Referring to FIG. 4A, when a user selects “US” BG container in the BG hierarchy area 92 and activates a “Go” control button 100, the topology tool 52 displays “US” container connected to “Europe.” “Europe” container is at the same level of hierarchy as “US.” The topology tool 52 also displays a connection between “US” and “Other Group” in the graphical navigation area 94. “Other Group” itself is not a member of any BG container and, in one embodiment, is displayed regardless of its level of hierarchy. In this example, an auto discover control 102 is engaged (e.g., a corresponding checkbox is checked), which instructs the topology tool 52 to display BGs connected to the selected BG (here, a container), rather than displaying the selected BGs only.

As shown in FIG. 4A, a user is presented graphically with connections to the selected BG, “US.” A user may wish to further explore the connections within one of the displayed containers. For example, a user may wish to see which members of the “Europe” container are connected to “US” container. In one embodiment of the present invention, a user may be permitted to drill down to one or more displayed BG containers in order to view a more detailed graphical representation of the visual network topology. Furthermore, a user may be permitted to select an appropriate drilldown mode from several illustrative drilldown modes provided by the drilldown component 66 of the topology tool 52. Some of the exemplary drilldown modes are described below.

Member discovery: in this drilldown mode, when a user selects a BG container for drilldown, all the direct members of the selected BG container are discovered and each member of the selected BG container is displayed and as a node in the graphical navigation area 94. If any of these discovered members have network traffic between them, then the links and the traffic between such nodes are discovered and displayed. The member discovery drilldown mode may be utilized when a user wishes to “zoom” into a visual representation of a particular BG container in order to view and understand interconnectivity between its members.

Member discovery drilldown mode is illustrated in FIG. 4B. In particular, FIG. 4B shows graphical representation of network topology presented to the user when the user drills down into “Europe” container utilizing the member discovery mode. As shown in FIG. 4B, when “Europe” is expanded, individual members of “Europe” (here, “FR,” “IT,” “UK,” and “DE”) are graphically presented to the user. In the member discovery drilldown mode, the user is also shown a graphical representation of links between “UK” and “IT,” and “IT” and “FR.” A request to drill down may be made by a user by, for example, clicking or double clicking on the container or BG of interest (which may be designated to correspond to a default drilldown mode) or by selecting a drilldown mode from a pull-down menu 104 or a hover menu that may be presented to the user (e.g., responsive to a right click by the user).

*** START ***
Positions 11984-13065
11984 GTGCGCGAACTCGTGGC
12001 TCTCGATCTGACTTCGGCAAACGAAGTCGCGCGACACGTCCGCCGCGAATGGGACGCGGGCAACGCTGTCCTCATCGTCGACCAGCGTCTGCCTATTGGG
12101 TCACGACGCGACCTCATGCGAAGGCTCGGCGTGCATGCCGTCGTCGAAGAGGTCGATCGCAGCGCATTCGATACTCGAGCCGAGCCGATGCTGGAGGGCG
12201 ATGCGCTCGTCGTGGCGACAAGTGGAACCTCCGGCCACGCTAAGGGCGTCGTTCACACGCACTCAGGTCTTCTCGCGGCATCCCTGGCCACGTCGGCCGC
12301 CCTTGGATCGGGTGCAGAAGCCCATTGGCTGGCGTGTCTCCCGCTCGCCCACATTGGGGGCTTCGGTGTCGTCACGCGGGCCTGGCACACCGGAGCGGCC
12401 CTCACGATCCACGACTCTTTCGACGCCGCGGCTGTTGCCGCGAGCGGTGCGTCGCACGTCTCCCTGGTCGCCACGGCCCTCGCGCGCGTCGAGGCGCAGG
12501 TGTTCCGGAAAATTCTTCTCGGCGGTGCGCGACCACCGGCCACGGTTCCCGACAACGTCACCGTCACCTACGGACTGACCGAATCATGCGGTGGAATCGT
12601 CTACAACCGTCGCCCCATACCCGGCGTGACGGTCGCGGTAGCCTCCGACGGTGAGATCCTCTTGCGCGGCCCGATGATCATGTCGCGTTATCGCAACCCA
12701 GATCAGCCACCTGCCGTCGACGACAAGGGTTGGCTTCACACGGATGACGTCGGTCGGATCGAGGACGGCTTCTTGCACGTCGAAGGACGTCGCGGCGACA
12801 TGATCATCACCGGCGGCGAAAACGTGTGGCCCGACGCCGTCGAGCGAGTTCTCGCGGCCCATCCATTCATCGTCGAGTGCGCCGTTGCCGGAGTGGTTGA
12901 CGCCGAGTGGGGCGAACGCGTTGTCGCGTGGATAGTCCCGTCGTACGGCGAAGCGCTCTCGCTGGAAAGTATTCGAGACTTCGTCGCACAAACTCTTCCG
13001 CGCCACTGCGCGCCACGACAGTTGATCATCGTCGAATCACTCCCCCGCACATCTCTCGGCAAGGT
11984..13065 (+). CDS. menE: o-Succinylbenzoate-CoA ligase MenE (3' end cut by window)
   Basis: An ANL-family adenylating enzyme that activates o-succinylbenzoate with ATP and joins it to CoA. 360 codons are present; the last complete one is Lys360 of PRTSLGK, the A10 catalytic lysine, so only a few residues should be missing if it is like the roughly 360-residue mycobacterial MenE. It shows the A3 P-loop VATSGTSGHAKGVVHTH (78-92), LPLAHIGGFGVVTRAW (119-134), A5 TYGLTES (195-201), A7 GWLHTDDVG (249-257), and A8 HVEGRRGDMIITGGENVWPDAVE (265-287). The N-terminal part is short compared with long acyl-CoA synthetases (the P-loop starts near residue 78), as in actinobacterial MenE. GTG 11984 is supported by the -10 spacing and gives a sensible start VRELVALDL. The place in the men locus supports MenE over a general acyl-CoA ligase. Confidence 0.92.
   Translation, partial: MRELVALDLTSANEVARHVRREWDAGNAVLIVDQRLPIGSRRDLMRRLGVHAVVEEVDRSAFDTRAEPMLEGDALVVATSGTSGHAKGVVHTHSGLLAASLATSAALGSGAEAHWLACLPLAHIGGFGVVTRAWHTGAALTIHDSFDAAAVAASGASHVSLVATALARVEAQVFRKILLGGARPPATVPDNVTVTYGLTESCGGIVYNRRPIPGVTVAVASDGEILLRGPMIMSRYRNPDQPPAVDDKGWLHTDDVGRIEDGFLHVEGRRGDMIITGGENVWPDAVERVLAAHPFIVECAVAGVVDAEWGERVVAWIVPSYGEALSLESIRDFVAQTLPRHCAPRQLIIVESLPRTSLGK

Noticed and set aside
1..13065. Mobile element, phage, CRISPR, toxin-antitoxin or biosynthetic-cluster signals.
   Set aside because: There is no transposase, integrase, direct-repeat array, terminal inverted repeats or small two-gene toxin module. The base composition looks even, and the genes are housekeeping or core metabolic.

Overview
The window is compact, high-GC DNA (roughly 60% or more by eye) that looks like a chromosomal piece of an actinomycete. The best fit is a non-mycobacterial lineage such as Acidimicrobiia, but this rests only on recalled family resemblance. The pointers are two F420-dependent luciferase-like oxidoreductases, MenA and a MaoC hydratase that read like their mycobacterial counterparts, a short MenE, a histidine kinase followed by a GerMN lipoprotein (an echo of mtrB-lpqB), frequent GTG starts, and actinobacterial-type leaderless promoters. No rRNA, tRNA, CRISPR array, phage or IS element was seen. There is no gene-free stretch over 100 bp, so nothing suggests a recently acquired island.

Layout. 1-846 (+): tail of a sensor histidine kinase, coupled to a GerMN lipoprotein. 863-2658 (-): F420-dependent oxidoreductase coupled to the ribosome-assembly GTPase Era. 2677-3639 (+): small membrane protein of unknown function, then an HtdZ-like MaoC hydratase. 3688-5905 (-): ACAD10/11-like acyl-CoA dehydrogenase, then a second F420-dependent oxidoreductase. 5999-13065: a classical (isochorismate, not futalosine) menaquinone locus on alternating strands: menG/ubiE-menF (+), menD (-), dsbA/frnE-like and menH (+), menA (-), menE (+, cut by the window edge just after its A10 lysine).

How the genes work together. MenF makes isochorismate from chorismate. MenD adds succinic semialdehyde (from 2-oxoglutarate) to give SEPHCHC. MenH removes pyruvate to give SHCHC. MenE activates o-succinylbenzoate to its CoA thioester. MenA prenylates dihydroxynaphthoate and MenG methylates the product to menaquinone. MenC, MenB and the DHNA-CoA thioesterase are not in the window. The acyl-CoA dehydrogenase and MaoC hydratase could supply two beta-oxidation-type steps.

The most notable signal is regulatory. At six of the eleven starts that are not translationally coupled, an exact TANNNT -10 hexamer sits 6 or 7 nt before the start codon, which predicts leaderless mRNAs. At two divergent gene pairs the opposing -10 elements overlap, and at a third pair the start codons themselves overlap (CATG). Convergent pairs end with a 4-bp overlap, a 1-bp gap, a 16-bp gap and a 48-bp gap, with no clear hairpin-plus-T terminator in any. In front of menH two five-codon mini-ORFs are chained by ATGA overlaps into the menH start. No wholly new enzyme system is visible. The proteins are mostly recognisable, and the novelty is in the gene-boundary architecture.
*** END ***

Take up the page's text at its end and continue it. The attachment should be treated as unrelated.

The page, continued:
Full member to connected groups discovery: in this mode, when a user selects a BG container for drilldown, all the direct members of the selected BG container are discovered and each member of the selected BG container is displayed and as a node in the graphical navigation area 94 together with the links between them, similar to the member discovery mode. In addition, if any of these discovered members have network traffic between them and any of the other nodes that are not members of the selected BG container, then the links and the traffic between such nodes are discovered and displayed. These other nodes may include any of the nodes displayed in the original topology (i.e. prior to the drilldown action), as well as additional nodes that were not displayed in the original topology but have traffic to the member nodes of the selected BG container. The additional nodes, in one embodiment, are either top level BG containers or leaf nodes. This drilldown mode may be utilized when a user wishes to “zoom” into a visual representation of a particular BG container as well as “zoom” into the links between the selected BG container and any of its connected BGs. In one embodiment of the present invention, this is the broadest form of drilldown link discovery.

The full member to connected groups discovery mode is illustrated in FIG. 4C. In FIG. 4C, a drilldown into “Europe” presents the user not only with the members of “Europe” and the connection between the members, but also with connections between members of “Europe” and any other BGs or BG containers outside of “Europe. For example, this drilldown mode allows the user to see that “IT” and “DE” both have network traffic with “Asia.” In addition to the full member to connected groups discovery mode, the drilldown component 66 of the topology tool 52 may provide a limited member to connected groups discovery mode.